When the Black Dog’s psychiatrist walked into the room, I became worried that I was going to have to deliver her baby for her. Susan was as pregnant as I have ever seen anyone that wasn’t in a maternity ward. The doctor had lovely straight brown hair left out, slightly freckled skin and that unmistakable pregnant woman glow, along with a cute smile that made me feel very comfortable. If Susan wasn’t so pregnant, I would have felt more comfortable being attracted to her. She was not at all what I was expecting. Since leaving Sally’s office I’d done some reading, and by now I was already confident I was bipolar. It explained so much. But I needed to hear it from Susan and the Black Dog Institute. As it turned out, this was an interview as much as anything else.
Susan: Have you ever had periods of clinical depression for over at least two weeks where you were unable to work?
Ryan: Yes. A number of times.
Susan: When was the last time this happened?
Ryan: Right now.
Susan: What do you experience when you are depressed? What does it feel like?
Ryan: It feels like one of those black Dementor characters from Harry Potter has flown in from Azkaban Prison and sucked out my soul. I don’t want to eat, I can’t sleep, but I can’t get out of bed either. I feel hopeless; I can’t concentrate. It’s like the gears in my mind have ground to a halt and all I want to do is hide away and be a sloth, so that’s generally what I do.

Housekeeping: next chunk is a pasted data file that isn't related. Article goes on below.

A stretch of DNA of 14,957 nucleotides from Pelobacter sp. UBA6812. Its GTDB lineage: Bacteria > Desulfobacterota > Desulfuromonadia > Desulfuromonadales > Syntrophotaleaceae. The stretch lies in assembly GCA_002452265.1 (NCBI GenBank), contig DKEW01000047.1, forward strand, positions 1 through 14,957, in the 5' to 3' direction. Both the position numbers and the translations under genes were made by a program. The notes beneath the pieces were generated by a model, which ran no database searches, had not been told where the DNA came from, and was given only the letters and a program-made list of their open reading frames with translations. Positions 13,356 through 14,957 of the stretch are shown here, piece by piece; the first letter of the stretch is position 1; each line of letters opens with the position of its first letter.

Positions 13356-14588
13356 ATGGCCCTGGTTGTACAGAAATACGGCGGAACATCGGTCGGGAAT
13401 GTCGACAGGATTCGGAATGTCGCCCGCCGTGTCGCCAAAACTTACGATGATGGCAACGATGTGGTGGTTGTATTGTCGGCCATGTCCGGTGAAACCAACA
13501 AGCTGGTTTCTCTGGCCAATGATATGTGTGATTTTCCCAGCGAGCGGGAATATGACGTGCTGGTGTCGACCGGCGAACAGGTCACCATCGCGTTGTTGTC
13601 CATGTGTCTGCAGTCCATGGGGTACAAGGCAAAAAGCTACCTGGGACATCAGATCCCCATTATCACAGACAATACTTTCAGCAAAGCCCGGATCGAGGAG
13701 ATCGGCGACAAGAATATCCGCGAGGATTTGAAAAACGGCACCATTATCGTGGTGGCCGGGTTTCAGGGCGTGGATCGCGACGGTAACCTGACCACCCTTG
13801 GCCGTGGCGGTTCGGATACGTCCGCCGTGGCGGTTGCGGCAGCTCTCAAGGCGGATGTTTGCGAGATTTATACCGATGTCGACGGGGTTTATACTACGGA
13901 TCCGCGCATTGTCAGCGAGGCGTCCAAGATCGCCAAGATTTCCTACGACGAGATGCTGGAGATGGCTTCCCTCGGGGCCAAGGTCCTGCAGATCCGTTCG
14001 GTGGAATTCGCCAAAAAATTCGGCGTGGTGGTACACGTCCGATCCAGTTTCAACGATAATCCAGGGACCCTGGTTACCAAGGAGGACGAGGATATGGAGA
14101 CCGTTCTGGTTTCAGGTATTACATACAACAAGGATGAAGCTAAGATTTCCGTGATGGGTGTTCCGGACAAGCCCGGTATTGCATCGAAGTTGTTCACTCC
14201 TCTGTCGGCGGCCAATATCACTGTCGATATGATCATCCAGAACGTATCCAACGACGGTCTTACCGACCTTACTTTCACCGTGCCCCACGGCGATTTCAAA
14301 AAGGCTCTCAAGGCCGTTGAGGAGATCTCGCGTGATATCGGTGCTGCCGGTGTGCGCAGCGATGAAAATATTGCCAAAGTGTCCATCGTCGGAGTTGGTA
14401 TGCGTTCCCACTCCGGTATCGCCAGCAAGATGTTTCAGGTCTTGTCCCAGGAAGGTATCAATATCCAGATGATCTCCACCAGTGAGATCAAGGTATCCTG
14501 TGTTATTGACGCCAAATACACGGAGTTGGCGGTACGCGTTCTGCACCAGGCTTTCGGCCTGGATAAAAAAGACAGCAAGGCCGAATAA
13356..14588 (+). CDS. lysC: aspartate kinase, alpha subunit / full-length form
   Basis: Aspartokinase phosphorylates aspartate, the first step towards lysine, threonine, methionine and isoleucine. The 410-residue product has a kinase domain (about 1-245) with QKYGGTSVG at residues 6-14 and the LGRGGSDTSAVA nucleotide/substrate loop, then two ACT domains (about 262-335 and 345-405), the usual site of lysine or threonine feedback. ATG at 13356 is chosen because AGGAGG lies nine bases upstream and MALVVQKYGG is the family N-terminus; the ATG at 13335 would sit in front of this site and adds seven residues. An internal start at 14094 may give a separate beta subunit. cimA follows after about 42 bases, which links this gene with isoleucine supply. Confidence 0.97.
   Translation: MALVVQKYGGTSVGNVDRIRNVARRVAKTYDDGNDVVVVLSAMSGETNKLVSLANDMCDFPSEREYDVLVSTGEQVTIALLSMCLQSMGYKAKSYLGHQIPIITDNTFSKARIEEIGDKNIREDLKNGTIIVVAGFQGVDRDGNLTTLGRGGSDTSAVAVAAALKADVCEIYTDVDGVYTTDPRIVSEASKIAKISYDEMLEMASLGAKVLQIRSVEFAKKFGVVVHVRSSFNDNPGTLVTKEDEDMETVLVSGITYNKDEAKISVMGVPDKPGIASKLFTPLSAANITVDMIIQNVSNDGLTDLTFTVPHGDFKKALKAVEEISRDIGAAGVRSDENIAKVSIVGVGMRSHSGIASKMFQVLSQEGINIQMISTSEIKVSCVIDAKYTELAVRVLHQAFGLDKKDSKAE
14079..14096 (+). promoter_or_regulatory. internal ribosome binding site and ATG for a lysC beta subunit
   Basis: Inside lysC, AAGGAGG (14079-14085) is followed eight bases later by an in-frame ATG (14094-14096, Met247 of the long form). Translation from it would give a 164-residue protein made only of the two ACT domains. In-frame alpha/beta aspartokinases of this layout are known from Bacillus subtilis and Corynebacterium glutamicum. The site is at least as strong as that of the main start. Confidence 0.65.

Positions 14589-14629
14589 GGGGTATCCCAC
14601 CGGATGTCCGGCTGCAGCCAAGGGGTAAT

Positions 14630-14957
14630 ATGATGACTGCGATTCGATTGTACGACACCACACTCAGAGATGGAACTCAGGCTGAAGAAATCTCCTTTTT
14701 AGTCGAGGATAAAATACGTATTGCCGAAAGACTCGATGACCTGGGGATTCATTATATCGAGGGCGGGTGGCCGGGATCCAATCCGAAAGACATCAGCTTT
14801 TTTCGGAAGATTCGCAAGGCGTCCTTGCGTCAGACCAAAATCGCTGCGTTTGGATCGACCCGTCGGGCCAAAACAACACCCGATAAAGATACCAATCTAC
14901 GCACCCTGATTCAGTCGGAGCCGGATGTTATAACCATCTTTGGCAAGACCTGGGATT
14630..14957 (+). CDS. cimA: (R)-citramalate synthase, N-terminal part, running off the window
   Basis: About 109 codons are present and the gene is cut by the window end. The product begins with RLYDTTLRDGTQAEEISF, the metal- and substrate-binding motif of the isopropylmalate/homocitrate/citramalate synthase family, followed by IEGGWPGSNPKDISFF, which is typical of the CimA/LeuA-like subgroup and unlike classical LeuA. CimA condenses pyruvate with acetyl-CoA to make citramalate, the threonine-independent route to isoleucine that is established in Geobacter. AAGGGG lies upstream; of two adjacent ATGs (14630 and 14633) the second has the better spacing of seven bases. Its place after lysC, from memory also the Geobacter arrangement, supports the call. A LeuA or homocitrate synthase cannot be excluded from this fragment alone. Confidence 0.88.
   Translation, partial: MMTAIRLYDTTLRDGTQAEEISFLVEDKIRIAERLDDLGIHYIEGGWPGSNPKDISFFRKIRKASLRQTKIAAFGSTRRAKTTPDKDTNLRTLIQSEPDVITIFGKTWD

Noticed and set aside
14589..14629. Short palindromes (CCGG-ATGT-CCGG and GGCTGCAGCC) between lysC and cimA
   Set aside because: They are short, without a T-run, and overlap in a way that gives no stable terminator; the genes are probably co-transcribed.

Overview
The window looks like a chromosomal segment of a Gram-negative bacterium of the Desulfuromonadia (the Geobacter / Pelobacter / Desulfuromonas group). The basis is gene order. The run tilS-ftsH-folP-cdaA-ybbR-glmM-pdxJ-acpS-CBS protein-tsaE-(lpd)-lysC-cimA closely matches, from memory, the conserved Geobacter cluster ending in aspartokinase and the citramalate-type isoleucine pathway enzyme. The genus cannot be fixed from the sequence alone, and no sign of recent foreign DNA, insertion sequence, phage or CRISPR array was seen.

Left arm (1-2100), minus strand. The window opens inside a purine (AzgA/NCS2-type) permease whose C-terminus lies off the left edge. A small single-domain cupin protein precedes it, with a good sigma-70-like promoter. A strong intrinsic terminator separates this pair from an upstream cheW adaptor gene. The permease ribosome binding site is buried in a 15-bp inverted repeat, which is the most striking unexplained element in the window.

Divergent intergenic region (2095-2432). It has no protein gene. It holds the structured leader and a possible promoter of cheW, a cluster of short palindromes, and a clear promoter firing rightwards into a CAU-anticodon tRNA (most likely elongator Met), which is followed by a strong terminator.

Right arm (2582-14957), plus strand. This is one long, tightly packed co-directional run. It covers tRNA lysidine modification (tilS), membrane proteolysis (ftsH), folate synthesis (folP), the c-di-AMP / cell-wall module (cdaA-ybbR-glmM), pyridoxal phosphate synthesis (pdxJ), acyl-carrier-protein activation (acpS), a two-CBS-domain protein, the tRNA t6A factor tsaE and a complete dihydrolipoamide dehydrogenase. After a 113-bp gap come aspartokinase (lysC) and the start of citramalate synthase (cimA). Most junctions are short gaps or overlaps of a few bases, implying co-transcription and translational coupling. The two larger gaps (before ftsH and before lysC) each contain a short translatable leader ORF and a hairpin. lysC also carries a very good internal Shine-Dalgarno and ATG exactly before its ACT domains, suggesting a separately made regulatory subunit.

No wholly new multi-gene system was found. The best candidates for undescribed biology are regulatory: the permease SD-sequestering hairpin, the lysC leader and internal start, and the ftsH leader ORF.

Susan: When you are like this, do you ever have suicidal thoughts?
Ryan: Not that I would act on. I have questioned whether this life thing is worth all the effort. But these days I have a kid who needs me, and I have good memories that give me enough hope to believe things will always get better.
Susan: Do you think you have mood cycles? Do you also feel ups as well as these downs?
Ryan: Yes. Absolutely. Sometimes it’s like my world lights up. I love everyone and I can see beauty in everything around me. I imagine, with extreme clarity, plans for things very big and I put plans in place. I start conversations with strangers. I can’t get enough work; I can’t get enough play. I get ravenous for sex and feel connections with every beautiful woman who passes by. Sometimes I will approach them. Everything is doable and I will try to do everything. The world is sublime and mysterious and laced with colour, and it’s all mine.
Susan: Okay then. Using a scale of 1 to 10, I want you to rate the following statements for their truth – 10 being the highest and 1 the lowest.
Susan: When you feel high do you feel more confident and capable?
Ryan: Yes. 15.
Susan: Do you see things in a new and exciting light? Ryan: Yes. 10.
Susan: Do you feel very creative with lots of ideas and plans.
Ryan: Yes. Off the chart.
Susan: Do you become over-involved in new plans and projects.
Ryan: Yes. That’s off the chart too.
Susan kept the questions rolling in. Every one of them provided their own answers, so they stood alone as revelations in their own right. I never said no. Not even once.
Questions complete, Susan then took a different tack. She asked me about any recent occasions where I felt high and what happened. Scanning back, I homed in on a single memory that would shape the rest of the diagnosis session. There were many times over my life which I could have chosen but this one was recent and unforgettable. I thought Susan might be interested in the day I decided to become a performance clown.
This is an excerpt from Ryan Heffernan’s recently released book “The Clown and I”